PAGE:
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Anyone with an interest in the limits of endurance and a spare 18 hours and 55 seconds could do worse than watch a Japanese high school student known as Sakinyan smashing a record at speedrunning — the tech-cult that sees players compete to complete video games as quickly as humanly possible.

As with most speedrunning feats, the stage for Sakinyan’s triumph was a small bedroom. Her achievement was the fastest-ever recorded play-through of Ring Fit Adventure — a Nintendo Switch game that puts players through the mill of calisthenics, yoga and gruelling physical exercise.

Nintendo expects any sane player to divide Ring Fit Adventure’s extensive story mode into a series of sessions — with the whole thing played out over several weeks of daily exertion.

In a nervy pre-emptive strike against heart attacks and lawsuits, every so often the game implores players to stop and take a break. But, in consummate speedrunner style, Sakinyan ignored the warnings and completed the game in a single go, knocking an hour off the previous record.

Speedrunners are subversives as well as perfectionists — their obscure, velocity-obsessed endeavour is focused not on playing games for pleasure, but on treating them as a foe to be plundered for every conceivable millisecond they will give up. It is an art that draws on many techniques.

One (as with Sakinyan) is simply to be physically faster on the buttons in order to exploit every minute advantage the game legitimately offers.

But, when that is exhausted, the next step is to probe the game’s flaws for the accidental tunnels and trapdoors that the designers never knew they had created. The real breakthroughs can come from a deeply researched understanding of the technology.

As a spectacle, this is not the stuff of $1m prize esports tournaments held in giant arenas and streamed to millions. Fundamentally, speedrunners inhabit a cult of private worship through repetition and experimentation. The results only go viral when they succeed and celebrations have a distinctly lonely vibe.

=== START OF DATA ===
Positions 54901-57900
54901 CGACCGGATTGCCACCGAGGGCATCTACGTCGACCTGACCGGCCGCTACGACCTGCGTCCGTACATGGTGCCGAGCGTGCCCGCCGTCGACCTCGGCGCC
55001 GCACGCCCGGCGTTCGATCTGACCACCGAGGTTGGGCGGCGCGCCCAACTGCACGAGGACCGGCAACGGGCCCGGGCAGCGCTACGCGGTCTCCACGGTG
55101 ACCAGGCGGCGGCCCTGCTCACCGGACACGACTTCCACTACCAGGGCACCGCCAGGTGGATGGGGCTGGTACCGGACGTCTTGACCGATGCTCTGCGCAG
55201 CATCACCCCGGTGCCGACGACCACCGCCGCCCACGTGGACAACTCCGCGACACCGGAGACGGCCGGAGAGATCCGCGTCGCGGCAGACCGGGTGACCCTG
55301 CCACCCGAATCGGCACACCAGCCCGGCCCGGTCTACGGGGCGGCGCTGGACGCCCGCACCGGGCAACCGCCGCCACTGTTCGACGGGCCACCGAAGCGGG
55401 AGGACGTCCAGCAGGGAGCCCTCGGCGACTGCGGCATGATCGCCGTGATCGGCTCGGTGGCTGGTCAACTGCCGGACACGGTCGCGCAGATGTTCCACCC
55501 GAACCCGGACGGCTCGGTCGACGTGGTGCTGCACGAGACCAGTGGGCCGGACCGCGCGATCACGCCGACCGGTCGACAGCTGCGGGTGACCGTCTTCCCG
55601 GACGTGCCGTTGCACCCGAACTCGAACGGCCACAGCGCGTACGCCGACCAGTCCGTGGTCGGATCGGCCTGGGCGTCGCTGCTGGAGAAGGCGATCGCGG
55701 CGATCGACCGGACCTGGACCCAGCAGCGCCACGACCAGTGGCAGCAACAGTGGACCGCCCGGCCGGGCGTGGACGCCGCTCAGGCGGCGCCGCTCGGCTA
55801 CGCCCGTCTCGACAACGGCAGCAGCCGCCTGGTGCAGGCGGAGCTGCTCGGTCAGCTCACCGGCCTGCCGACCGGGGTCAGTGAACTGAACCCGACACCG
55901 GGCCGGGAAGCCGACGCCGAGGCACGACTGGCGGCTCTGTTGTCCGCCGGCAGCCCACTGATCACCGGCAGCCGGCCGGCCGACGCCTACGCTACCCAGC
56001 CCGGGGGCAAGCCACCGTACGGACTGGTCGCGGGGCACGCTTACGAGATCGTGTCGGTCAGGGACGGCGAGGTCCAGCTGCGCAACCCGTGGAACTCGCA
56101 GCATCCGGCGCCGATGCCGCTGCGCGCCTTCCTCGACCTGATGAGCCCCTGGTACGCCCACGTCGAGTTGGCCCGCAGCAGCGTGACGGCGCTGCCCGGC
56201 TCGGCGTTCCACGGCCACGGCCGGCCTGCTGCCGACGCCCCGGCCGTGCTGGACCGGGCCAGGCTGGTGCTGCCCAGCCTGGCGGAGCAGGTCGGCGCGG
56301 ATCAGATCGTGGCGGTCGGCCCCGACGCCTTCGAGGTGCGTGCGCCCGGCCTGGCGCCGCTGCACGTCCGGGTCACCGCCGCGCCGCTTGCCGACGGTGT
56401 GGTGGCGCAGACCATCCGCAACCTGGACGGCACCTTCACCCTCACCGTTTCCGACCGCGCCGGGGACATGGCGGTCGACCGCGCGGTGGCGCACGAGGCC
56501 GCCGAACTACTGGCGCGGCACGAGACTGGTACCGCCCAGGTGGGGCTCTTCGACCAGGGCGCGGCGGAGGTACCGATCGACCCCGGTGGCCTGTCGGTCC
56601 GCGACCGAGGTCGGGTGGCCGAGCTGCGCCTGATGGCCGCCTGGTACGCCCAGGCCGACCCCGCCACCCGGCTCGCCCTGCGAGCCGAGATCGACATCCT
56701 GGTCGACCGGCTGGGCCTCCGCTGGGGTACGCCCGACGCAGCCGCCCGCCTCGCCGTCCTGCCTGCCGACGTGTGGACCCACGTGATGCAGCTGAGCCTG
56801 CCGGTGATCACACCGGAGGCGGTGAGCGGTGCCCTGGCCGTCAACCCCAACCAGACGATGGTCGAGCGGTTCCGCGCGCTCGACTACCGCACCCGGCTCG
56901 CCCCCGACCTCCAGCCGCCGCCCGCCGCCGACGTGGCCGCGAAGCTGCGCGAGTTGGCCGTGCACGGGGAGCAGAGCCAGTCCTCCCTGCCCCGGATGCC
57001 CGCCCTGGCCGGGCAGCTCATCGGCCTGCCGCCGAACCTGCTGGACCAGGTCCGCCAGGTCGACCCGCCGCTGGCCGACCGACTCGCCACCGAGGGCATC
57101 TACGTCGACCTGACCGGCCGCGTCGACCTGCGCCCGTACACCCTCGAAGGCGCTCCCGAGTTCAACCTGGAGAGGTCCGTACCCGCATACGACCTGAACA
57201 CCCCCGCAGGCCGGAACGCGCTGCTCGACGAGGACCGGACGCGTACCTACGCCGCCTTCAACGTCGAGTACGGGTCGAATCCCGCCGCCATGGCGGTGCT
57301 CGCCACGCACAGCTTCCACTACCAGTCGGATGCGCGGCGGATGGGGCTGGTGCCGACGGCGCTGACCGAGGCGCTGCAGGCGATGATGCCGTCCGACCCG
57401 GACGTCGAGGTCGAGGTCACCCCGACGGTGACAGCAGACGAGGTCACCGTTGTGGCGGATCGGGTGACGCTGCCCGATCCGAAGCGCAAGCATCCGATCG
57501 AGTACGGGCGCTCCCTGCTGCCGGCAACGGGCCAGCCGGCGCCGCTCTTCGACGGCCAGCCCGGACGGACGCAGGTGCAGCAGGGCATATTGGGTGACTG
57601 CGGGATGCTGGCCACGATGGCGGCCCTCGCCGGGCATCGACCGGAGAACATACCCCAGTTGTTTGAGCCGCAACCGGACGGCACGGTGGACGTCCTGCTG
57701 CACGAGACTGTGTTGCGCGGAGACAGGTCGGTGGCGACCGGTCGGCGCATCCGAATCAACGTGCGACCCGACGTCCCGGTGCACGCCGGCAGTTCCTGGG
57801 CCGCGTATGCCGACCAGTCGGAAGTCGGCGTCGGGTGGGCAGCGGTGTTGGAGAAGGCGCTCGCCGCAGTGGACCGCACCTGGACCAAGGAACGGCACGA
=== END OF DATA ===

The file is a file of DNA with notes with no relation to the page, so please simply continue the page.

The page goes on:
In 2018, speedrunners held their collective breath as a player known as Kosmic pulled off an achievement long thought impossible, completing the 1985 classic Super Mario Bros in under four minutes 56 seconds.

Footage shows that Kosmic’s justified elation is short and shared only with a chest of drawers and the dun curtains behind his chair. After Sakinyan’s marathon defeat of Ring Fit Adventure, she sat cross-legged alone and then checked her phone.

Yet somehow this does not diminish the excitement speedrunners are capable of generating. As the multimillion clicks on YouTube and Twitch attest, the whole phenomenon is addictively watchable, especially when it involves players taking on older games such as Mario, Metroid, Tomb Raider and other classics.

For the games sector, this could prove a vital weapon. In mid-January, industry analyst Newzoo published an illuminating report on why gamers play in the largest markets (the US and China).

The report also identified the “lapsed” gamers, now in their thirties and forties (54 per cent of them female), who no longer play because of other less fun drains on their time.

A quarter are itching to play something within the next six months, but the rest need more serious prompting. This group is chief among the demographics that developers are desperate to engage, given its higher incomes, plus proven interest in gaming.

Could the speedrunners hold one of the keys to winning them back? Newzoo’s report at least hints that it might: as the industry works out how to keep older players interested, one way of reviving lapsed gamers is “having them passively enjoy the IP [classic games] they used to play”.

In effect, by grabbing them — and offering some form of service — after they have watched a YouTube video of an older game being mastered. This, adds the report, goes hand in hand with the evolution of various low-threshold ways of gaming such as cloud gaming (where players don’t need to purchase a console or disc).

For the past couple of decades, speedrunners have fretted and fiddled on the periphery of gaming. Now, in the minds of developers, there is a brewing thought that their brand of quixotic ransacking could have great commercial value.

Leo Lewis is the FT’s Tokyo correspondent

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